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The Problem with the “Good Billionaire”

By Derrick Crowe
February 22, 2019

Writing in the Feb. 21 edition of The New York Times, Will Wilkinson is begging us not to abolish billionaires. As part of his case, he cites the existence of good billionaires.

Consider Dr. Gary Michelson, a spinal surgeon and inventor worth an estimated $1.8 billion. He lives in Los Angeles. Dr. Michelson holds hundreds of patents on medical devices and procedures that have made spinal surgery more effective. He got rich by making it so that people with spinal injuries could walk again or suffer less debilitating pain.

Eh, not quite.

First of all, the use of Dr. Michelson is quite clever. Not only has he taken the Giving Pledge, which commits signers to giving half of their wealth away, but he’s also a major contributor to the California Democratic Party. So waving him around for people like Alexandria Ocasio-Cortez to attack feels a bit…planned.

Michelson certainly seems like a benign, even nice, billionaire, but he did not, technically, get “rich by making it so that people with spinal injuries could walk again or suffer less debilitating pain.” Nor does he hold those patents anymore. To put a fine point on it, he got rich by suing Medtronic, the world’s biggest medical device company, and then selling them the patents. That $1.35 billion deal created Michelson’s billionaire status.

Medtronic is a highly profitable company whose CEO makes around $20 million a year–roughly 239 times what his average employee makes. They have shipped their corporate headquarters to Ireland to dodge U.S. taxes and outsourced their manufacturing to China and Malaysia. In 2008, it was forced into a settlement with the federal government after it defrauded Medicare out of hundreds of billions of dollars. The company makes, among other things, a line of insecure, wi-fi enabled, cloud-connected pacemakers that endanger patient privacy and, paraphrasing one recipient, monetize people’s pulses.

The very high value that Medtronic saw in Michelson’s patents wasn’t simply social or humanitarian, either–or even their actual monetary value. As The New York Times put it, “The medical device business is filled with small start-up companies trying to generate excitement about their new products and technologies, hoping to build market share and to attract deep-pocketed buyout offers. It has been fraught with allegations of bribes, exaggerated claims, and other unethical behavior.” The company also bragged that the acquisition “gave the company more leverage over competitors.” It also required an antitrust clearance from the government. In other words, Medtronic planned to use the patents to build toward monopoly power in the market and extract rents.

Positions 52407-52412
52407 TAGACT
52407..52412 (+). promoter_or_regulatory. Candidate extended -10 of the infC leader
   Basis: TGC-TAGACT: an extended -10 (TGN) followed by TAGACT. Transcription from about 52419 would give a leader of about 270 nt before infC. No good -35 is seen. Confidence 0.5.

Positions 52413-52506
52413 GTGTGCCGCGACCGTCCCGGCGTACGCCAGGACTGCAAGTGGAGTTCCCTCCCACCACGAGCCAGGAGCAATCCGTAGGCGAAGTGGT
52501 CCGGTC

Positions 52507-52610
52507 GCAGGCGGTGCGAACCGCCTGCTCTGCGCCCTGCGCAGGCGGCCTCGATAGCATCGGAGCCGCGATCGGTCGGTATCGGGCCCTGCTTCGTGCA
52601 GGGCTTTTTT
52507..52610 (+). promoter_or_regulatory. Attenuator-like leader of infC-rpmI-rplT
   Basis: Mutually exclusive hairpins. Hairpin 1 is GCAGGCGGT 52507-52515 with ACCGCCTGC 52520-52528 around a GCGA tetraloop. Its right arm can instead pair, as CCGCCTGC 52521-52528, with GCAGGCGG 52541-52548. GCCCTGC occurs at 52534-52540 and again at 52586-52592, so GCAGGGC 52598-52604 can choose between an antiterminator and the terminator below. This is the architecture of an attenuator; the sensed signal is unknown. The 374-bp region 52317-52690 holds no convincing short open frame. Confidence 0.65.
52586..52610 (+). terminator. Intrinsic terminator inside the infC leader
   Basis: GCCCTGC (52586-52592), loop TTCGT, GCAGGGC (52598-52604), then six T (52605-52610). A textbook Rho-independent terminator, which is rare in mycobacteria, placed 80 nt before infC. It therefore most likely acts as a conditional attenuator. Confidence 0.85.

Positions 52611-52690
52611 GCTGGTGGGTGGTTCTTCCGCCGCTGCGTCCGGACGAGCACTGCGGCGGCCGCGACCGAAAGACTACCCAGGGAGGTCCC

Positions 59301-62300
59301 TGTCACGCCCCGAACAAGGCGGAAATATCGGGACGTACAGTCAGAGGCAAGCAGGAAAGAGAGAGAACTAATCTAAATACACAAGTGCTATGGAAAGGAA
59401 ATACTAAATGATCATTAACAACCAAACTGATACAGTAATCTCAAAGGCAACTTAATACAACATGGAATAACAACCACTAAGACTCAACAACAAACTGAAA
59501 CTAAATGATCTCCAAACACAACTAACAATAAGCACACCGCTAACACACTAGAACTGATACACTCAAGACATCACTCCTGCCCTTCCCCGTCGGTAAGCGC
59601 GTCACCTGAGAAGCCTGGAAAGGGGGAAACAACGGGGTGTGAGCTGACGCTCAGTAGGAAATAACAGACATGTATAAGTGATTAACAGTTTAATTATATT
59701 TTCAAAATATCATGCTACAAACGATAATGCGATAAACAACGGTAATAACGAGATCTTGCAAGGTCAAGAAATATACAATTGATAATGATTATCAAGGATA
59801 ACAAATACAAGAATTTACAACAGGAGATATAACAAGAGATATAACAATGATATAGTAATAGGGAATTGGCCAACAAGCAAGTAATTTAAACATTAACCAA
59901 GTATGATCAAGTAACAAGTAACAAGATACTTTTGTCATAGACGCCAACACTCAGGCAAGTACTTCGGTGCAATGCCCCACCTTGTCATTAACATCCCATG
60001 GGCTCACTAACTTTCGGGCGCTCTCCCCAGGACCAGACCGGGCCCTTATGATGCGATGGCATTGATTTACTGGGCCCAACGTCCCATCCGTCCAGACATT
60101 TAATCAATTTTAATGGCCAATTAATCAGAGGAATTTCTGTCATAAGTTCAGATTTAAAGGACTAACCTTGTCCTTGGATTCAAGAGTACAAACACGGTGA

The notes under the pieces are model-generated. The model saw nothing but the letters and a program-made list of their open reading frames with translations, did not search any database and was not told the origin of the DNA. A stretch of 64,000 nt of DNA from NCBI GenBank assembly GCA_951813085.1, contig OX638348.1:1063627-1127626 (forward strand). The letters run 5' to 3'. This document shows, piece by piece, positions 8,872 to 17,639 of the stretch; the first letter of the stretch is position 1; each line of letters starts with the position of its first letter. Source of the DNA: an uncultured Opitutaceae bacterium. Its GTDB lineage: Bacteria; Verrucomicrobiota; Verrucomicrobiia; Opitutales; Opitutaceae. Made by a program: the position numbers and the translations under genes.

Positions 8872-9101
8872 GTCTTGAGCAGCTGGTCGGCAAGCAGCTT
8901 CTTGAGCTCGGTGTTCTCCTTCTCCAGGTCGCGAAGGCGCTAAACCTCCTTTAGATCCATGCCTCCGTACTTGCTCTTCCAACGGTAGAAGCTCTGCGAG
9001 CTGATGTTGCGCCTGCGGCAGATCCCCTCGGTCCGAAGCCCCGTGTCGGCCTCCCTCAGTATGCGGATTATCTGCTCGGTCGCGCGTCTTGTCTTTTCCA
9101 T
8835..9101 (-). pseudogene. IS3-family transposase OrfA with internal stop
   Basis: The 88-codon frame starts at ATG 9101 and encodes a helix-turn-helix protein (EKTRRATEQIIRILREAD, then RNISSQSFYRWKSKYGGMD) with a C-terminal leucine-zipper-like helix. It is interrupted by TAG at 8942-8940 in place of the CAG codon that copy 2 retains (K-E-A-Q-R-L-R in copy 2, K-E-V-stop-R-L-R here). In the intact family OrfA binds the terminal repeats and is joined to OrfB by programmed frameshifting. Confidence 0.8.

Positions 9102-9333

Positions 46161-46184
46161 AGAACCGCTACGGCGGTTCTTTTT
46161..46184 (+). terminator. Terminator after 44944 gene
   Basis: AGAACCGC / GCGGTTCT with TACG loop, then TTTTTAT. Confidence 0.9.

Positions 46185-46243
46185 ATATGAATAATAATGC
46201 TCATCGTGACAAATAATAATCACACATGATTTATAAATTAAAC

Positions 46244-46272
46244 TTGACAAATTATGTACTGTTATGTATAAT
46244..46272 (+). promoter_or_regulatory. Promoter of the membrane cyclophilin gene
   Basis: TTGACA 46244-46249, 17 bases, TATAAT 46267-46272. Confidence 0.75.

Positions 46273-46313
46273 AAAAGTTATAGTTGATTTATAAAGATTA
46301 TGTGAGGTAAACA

So, when Wilkinson writes the following, he’s maybe, I don’t know, omitting some key information:

But there’s a big moral difference between positive-sum wealth production and zero-sum wealth extraction — a difference that corresponds to a rough-and-ready distinction between the deserving and undeserving rich. The distinction is sound because there’s a proven a way to make a moral killing: improve a huge number of other people’s lives while capturing a tiny slice of the surplus value.

Does Wilkinson understand what “surplus value” means? Again, Medtronic’s CEO makes 239 times what his average employee makes, and it has billions to throw at deals like this specifically because it locates its manufacturing in places where you can get away with gouging your workers. The putative “tiny slice of the surplus value,” it turns out, is actually quite a bit of surplus value–created by those employees!–just transferred from a giant for-profit medical industry conglomerate to another’s hands.

So again, while Michelson seems to be a stand-up guy, the $1.8 billion he has in hand has less to do with society saying, “thank you” to an inventor and more to do with what an extremely profitable and questionable company could do with his inventions.

Furthermore, even the guidelines for the Giving Pledge themselves illustrate the problem with billionaires. Under the pledge, Michelson could devote himself to truly philanthropic pursuits…or he could dump half the money into political groups that advocate for tax cuts for billionaires. And whether we have to suffer the consequences of that latter as a society should not depend on how truly charitable Dr. Michelson is feeling today.

The existence of a “good” billionaire does not address the fact that billionaires are the product of a broken, rotten system.

So again, abolish billionaires.